Keeping up with new CPUs

Ford was famous for selling the Model T in any color you

wanted, so long as it was black. The original IBM PC came with any CPU you

wanted, so long as it was an Intel 8088. Today, just as you can get a car in

just about any color you want, it seems like there’s an almost endless array of

CPU options. Intel and AMD are competing so hard and introducing new product so

fast, that it’s next to impossible to keep up.

Consider some of your options

from Intel alone. Just on the desktop, from the Intel Celeron D to the Core

2 Extreme you can choose from 7 different CPU types. Within the Pentium D

processor family, there are 12 different speeds. That’s not counting the

additional 6 additional mobile processor, 6 server processor families and the

number of flavors of each.

With AMD,

it’s not any less confusing. AMD has 4 different desktop processor families and

5 for mobile computers. At least there's only one choice when it comes to

servers, but when you look at one model line like the Athlon 64 X2 dual-core

CPU, there are 13 individual flavors of the CPU.

PC makers such as Dell and HP help somewhat by making most of

the choices for you. They don't offer every single CPU choice in their models.

Even when you have the option of customizing the CPU in a unit, you only have

limited selection of CPUs. This helps minimize the confusion somewhat, but you

still need to know the difference in CPU types when comparing models from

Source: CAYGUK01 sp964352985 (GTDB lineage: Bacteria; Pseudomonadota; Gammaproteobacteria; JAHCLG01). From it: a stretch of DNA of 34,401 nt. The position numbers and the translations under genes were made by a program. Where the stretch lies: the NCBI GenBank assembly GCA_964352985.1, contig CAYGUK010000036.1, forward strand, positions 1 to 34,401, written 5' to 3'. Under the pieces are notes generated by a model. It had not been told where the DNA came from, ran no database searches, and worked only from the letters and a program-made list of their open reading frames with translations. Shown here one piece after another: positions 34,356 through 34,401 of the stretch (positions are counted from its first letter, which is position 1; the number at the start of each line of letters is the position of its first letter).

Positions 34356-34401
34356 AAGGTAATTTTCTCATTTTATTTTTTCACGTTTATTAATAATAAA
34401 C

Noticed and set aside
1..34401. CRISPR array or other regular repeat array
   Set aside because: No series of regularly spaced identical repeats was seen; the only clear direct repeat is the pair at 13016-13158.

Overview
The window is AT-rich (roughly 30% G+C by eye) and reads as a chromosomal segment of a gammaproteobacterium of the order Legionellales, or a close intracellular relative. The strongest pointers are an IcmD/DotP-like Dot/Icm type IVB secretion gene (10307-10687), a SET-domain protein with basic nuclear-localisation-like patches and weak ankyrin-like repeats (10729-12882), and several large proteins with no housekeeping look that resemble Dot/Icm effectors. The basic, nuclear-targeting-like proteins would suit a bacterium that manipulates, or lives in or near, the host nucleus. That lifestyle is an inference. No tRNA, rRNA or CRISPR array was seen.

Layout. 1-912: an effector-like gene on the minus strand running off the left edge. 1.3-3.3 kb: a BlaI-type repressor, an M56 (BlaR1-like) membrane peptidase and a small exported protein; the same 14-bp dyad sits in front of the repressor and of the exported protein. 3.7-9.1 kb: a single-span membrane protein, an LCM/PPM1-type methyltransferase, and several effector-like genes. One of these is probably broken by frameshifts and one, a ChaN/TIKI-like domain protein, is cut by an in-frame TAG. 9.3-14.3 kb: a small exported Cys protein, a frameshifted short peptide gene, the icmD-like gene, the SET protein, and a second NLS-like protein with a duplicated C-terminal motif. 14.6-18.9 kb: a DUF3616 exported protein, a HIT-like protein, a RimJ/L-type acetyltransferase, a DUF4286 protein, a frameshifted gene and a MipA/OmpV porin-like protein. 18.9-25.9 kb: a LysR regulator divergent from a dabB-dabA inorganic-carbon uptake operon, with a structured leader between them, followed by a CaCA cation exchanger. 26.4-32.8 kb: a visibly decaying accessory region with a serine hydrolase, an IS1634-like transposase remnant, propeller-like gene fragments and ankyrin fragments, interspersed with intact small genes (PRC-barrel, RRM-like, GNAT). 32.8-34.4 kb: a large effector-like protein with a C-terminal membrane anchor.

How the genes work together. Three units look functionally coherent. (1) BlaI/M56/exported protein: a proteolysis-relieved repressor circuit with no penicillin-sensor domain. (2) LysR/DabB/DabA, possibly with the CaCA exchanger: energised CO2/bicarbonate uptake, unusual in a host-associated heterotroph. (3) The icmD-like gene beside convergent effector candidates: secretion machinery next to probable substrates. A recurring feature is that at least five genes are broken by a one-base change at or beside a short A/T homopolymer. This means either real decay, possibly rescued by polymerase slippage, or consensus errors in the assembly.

different makers. Like hard drive sizes, amount of RAM and video card

selections, CPUs are now included in the 

pricing shell game. By shuffling components around a little, one

manufacturer can 'match' the price of another's machine, but the performance

may differ wildly.

This is where it comes in handy to standardize your purchases

for your organization. Pick an individual model that meets your needs and then

forget about it. Buy as many of those units as possible, and then start the

process over again next year.

Personally, I find the constant change in CPUs to be a mixed

blessing. It's next to impossible to remember all of the different CPU types

like you could way back in the 20th Century. But at the same time,

processors are increasing speed at an exponential rate. Who would want to remember some of them?        

Stephen Howard-Sarin
Stephen Howard-Sarin

Now with semiconductor manufacturer's making marketable names, "Celeron" and "Turion" for instance, it's harder to keep track. When there was a simpler scale the pace of change wasn't so daunting (or confusing).

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